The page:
Fake bomb discovered outside Israel’s Uruguay embassy
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Fake bomb discovered outside Israel’s Uruguay embassy

Police destroy device at Montevideo’s World Trade Center complex; plant may have been used to test Israeli security response

Illustrative photo of security forces standing guard near the World Trade Center Montevideo, which houses offices of the Israeli embassy, on January 8, 2015 (AFP/Mario Goldman)
Illustrative photo of security forces standing guard near the World Trade Center Montevideo, which houses offices of the Israeli embassy, on January 8, 2015 (AFP/Mario Goldman)

Authorities in Uruguay detonated what turned out to be a fake bomb found near Israel’s embassy in Montevideo, officials said Thursday.

Officials closed down streets near the Israeli embassy, located in the World Trade Center office complex in an upscale section of downtown Montevideo, after discovering the device.

The convincing-looking fake — complete with fuse, detonator and other elements found in a real bomb — was detected some 70 meters (230 feet) from the building by bomb-sniffing dogs patrolling the area with their Republican Guard handlers.

After destroying the device, bomb brigade lieutenant colonel Alfredo Larramendi told reporters at a press conference that it “never posed any danger.”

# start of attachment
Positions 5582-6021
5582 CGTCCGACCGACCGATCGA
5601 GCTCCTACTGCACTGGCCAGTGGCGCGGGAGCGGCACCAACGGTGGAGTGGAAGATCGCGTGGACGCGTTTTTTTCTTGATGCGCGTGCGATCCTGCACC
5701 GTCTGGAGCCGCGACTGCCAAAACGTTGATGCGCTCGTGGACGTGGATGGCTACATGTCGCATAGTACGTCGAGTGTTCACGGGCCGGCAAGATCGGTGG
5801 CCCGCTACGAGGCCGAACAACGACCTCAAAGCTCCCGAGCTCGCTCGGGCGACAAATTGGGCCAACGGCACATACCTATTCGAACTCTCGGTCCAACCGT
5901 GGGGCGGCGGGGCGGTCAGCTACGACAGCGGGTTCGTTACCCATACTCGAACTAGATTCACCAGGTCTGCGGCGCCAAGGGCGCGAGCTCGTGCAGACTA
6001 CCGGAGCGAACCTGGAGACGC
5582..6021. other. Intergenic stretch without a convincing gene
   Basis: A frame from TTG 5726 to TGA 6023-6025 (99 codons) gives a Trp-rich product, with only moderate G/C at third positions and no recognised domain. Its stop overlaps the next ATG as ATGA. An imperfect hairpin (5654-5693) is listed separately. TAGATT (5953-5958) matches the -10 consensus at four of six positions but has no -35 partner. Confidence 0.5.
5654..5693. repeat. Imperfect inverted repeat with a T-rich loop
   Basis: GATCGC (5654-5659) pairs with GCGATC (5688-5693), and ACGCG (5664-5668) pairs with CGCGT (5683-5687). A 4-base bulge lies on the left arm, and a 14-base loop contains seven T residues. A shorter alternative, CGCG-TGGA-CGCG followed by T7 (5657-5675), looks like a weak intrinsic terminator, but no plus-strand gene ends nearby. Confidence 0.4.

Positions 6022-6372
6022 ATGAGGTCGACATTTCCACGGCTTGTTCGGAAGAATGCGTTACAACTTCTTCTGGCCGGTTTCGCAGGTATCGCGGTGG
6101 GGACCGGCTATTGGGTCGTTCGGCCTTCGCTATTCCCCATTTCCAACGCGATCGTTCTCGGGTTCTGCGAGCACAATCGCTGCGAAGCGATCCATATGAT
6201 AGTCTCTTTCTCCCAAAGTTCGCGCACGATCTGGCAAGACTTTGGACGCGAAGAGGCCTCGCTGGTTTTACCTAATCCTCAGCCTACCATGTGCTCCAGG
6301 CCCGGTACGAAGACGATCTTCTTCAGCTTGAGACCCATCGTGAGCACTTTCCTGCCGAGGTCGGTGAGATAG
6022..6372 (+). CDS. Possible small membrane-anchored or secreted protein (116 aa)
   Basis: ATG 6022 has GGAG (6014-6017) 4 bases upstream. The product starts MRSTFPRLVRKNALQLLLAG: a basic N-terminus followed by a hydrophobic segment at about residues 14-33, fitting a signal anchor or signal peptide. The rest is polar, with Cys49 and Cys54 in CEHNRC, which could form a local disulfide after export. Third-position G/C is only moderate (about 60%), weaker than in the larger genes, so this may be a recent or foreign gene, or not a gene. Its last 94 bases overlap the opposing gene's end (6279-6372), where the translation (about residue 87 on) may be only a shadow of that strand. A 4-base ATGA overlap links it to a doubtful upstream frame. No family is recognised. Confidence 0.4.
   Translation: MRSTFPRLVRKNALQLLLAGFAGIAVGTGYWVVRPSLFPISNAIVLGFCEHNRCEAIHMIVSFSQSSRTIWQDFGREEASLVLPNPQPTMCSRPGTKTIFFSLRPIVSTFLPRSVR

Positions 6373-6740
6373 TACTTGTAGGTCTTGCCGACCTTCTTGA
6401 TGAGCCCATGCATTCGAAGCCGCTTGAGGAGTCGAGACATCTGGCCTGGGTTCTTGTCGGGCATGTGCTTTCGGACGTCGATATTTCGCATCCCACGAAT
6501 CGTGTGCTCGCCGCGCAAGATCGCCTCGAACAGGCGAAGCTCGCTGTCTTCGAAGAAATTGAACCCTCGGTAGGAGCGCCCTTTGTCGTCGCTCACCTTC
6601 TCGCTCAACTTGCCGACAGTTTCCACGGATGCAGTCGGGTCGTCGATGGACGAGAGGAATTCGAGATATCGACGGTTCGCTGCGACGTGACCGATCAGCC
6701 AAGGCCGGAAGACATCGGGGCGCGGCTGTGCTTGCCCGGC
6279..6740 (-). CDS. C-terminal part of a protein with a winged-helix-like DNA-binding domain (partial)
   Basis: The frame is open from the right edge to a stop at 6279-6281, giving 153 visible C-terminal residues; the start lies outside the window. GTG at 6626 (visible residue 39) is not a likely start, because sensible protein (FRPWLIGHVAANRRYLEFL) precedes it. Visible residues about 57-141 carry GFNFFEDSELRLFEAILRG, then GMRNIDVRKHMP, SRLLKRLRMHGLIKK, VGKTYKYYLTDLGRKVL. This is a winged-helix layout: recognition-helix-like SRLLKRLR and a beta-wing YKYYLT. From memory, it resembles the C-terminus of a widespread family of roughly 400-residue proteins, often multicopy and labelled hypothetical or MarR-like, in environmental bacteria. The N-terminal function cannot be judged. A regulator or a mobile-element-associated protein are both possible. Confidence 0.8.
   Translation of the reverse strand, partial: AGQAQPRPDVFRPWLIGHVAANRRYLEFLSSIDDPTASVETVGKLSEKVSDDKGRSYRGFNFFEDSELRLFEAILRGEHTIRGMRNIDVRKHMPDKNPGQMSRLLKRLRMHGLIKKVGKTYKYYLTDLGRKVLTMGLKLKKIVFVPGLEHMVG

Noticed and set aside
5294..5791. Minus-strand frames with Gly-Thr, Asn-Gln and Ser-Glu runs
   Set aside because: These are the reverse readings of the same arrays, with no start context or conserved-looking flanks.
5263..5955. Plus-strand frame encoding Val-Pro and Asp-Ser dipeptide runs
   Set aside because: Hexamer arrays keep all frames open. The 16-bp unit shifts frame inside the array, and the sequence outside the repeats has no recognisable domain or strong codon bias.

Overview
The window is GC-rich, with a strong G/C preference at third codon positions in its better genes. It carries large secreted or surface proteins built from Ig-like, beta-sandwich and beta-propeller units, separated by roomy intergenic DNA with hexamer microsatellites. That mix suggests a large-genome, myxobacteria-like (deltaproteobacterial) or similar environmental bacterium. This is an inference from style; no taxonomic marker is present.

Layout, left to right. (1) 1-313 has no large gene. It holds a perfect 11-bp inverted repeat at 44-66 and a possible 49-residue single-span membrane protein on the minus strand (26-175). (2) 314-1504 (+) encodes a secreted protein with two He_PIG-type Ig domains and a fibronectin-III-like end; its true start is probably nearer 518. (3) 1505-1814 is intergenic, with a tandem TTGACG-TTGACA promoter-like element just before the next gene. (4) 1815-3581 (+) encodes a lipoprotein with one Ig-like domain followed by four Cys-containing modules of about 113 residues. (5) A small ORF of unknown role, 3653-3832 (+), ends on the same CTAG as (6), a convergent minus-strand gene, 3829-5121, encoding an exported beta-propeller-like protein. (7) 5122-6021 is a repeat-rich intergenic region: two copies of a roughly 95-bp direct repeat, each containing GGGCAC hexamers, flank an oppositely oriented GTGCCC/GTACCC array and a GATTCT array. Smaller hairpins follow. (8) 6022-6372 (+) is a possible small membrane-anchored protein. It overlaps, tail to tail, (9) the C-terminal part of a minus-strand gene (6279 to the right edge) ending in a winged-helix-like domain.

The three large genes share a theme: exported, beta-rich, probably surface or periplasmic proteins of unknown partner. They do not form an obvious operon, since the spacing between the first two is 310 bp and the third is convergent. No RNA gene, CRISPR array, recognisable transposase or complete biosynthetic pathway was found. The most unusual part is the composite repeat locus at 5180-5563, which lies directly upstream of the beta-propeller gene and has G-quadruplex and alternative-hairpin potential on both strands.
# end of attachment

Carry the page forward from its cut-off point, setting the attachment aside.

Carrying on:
It was not immediately clear who planted the device, or to what end.

“It might have been put there to see the response time” of responders, or to size up the quality of the security of Israel’s embassy,” Larramendi said.

The Israeli Foreign Ministry said it would not comment on security matters at its embassies.

Uruguay is home to nearly 20,000 Jews.

In December, Uruguay elected a president who has twice traveled to Israel and maintains an open dialogue with his country’s Jewish community.

Dr. Tabare Vazquez, 74, was elected president for the second time. During his first administration, 2005 to 2010, he made an official three-day visit as a guest of then-President Shimon Peres, during which he visited the Weizmann Institute, Schneider Children’s Hospital and the Yad Vashem Holocaust memorial.

Vazquez, an oncologist, also traveled to Israel in 1982, representing Uruguay in an international seminar about cancer research.

His predecessor, Jose Alberto Mujica, said during Israel’s 50-day operation in Gaza over the summer that Israel was committing “genocide” against the Palestinians, as did Foreign Minister Luis Almagro. They also said “Gaza is a big concentration camp.”

Vazquez, who is from the same party as Mujica, when asked if he agreed with the president, said that Israel “was not committing genocide.”

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